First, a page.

Safety should be the main concern when determining what toys, material, and equipment to provide. Look the materials over carefully. Toys given to infants should be at least 1 5/8″ in diameter. Provide toys and materials that are easily sanitized. Make sure they have no small pieces or sharp edges. Never use balloons as toys. Many children have died from suffocation after inhaling a piece of a popped balloon.

Wooden toys should be checked continually for any splintered corners or surfaces. Items that are made of small, easily-swallowed pieces, such as a string of beads, should be tested often to make sure they will not come apart. Also, be aware of materials, such as paint or styrofoam, which could flake off or crumble when they are mouthed or chewed.

The key to providing quality activities for infants is close observation as they interact naturally with their environment. By responding to their interests and abilities, and by monitoring the safety of the materials you have provided, you are creating a healthy and challenging environment that will promote physical, mental, social, and emotional growth.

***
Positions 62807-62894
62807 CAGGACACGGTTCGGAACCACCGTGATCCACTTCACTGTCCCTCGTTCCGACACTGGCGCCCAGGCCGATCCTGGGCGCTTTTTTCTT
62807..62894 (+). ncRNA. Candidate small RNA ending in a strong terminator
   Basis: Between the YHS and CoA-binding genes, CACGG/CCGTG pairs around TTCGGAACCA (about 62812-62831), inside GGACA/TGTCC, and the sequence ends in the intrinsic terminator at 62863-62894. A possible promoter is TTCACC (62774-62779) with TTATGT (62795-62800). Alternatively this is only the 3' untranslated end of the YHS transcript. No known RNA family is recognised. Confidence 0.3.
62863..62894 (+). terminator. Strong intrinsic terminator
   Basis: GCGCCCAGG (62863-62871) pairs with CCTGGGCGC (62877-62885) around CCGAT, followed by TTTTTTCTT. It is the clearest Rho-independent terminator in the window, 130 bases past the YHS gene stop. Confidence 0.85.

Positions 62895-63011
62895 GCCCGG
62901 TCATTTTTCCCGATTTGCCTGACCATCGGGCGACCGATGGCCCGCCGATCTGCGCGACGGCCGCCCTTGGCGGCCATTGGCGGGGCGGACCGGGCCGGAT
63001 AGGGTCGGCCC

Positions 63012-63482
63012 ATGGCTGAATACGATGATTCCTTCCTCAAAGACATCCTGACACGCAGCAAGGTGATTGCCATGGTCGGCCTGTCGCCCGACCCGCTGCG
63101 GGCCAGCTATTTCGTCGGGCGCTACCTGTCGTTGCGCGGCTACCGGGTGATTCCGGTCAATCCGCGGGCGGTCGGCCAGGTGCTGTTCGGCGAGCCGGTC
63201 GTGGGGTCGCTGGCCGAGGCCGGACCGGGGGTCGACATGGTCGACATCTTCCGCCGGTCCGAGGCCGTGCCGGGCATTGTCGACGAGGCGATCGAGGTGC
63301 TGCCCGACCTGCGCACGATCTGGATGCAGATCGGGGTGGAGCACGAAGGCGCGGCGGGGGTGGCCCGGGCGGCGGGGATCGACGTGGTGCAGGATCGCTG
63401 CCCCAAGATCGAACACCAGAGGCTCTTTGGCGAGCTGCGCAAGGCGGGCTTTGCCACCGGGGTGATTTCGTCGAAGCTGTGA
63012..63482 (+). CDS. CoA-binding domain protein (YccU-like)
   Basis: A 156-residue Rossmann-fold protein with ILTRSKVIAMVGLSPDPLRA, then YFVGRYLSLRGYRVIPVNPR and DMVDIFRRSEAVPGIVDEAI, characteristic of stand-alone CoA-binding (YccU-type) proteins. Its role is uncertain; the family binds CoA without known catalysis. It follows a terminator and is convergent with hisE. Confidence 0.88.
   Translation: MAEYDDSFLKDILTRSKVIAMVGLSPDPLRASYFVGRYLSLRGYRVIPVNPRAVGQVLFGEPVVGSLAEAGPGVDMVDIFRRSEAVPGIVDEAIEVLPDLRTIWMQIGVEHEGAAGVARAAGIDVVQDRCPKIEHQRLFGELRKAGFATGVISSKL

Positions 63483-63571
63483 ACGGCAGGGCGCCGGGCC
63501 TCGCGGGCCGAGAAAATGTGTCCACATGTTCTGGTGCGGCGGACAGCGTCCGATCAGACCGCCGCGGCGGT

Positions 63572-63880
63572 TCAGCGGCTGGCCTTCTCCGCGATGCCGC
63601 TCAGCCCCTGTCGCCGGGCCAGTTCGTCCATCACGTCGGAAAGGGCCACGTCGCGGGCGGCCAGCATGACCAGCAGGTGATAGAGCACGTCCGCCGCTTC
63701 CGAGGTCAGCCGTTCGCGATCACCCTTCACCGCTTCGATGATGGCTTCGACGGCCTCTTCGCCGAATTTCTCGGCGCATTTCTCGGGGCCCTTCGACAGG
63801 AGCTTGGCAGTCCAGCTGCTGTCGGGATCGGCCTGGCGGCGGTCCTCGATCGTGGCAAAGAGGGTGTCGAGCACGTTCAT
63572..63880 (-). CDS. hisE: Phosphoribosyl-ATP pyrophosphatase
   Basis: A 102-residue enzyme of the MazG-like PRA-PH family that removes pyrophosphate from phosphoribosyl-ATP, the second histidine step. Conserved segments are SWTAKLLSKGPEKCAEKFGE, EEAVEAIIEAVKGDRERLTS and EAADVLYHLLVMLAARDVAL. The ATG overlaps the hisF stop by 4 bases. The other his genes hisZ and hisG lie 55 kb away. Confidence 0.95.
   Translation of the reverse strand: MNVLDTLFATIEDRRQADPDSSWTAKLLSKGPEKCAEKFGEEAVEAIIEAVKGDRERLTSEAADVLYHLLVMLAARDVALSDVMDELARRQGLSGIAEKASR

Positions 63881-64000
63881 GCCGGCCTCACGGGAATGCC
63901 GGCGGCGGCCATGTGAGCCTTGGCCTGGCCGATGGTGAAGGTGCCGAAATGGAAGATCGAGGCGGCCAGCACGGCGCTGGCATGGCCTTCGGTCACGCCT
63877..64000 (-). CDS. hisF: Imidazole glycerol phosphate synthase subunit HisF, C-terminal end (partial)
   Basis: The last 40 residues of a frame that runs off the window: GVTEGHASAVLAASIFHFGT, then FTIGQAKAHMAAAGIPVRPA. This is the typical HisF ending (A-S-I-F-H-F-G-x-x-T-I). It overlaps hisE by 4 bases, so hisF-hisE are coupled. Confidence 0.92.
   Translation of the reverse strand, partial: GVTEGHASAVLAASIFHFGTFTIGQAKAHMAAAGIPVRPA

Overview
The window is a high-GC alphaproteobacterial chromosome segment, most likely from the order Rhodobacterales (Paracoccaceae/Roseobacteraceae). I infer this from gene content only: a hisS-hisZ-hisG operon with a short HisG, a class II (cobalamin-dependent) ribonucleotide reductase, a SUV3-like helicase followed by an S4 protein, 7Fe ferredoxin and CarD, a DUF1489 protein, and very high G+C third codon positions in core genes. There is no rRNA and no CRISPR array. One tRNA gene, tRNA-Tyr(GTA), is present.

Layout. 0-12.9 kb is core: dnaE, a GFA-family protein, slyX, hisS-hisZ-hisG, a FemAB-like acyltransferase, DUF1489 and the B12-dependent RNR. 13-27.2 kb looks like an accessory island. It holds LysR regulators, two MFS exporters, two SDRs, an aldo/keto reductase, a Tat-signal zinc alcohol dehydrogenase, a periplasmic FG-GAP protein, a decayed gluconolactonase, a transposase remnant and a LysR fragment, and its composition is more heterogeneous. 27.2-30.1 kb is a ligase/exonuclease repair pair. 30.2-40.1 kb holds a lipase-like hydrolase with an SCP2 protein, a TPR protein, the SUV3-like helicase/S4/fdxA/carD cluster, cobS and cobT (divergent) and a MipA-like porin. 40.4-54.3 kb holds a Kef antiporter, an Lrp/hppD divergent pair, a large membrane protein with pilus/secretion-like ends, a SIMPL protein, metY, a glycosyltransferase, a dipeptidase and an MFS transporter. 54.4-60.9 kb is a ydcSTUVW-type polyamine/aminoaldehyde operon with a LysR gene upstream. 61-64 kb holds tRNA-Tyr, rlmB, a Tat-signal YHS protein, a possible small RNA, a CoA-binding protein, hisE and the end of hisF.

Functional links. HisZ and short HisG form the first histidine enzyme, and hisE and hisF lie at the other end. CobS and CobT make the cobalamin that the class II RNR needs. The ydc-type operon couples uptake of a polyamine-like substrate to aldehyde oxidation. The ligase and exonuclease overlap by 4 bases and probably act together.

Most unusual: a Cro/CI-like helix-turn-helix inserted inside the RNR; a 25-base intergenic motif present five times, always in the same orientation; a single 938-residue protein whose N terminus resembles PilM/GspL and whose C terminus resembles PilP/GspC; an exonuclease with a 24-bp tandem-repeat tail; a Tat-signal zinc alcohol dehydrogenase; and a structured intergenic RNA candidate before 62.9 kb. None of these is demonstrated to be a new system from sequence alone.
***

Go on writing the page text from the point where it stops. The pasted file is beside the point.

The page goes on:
National Network for Child Care – NNCC. Part of CYFERNET, the National Extension Service
Children Youth and Family Educational Research Network. Permission is granted to reproduce
these materials in whole or in part for educational purposes only (not for profit beyond the cost of
reproduction) provided that the author and Network receive acknowledgment and this notice is

Reprinted with permission from the National Network for Child Care – NNCC. Wilber, D. (1993). Activities for infants. In Todd, C.M. (Ed.), *Day care center connections*, 2(4), pp. 4-6. Urbana-Champaign, IL: University of Illinois Cooperative Extension Service.


DOCUMENT REVIEW:: Level 3 – National Peer Review
ENTRY DATE:: February 1996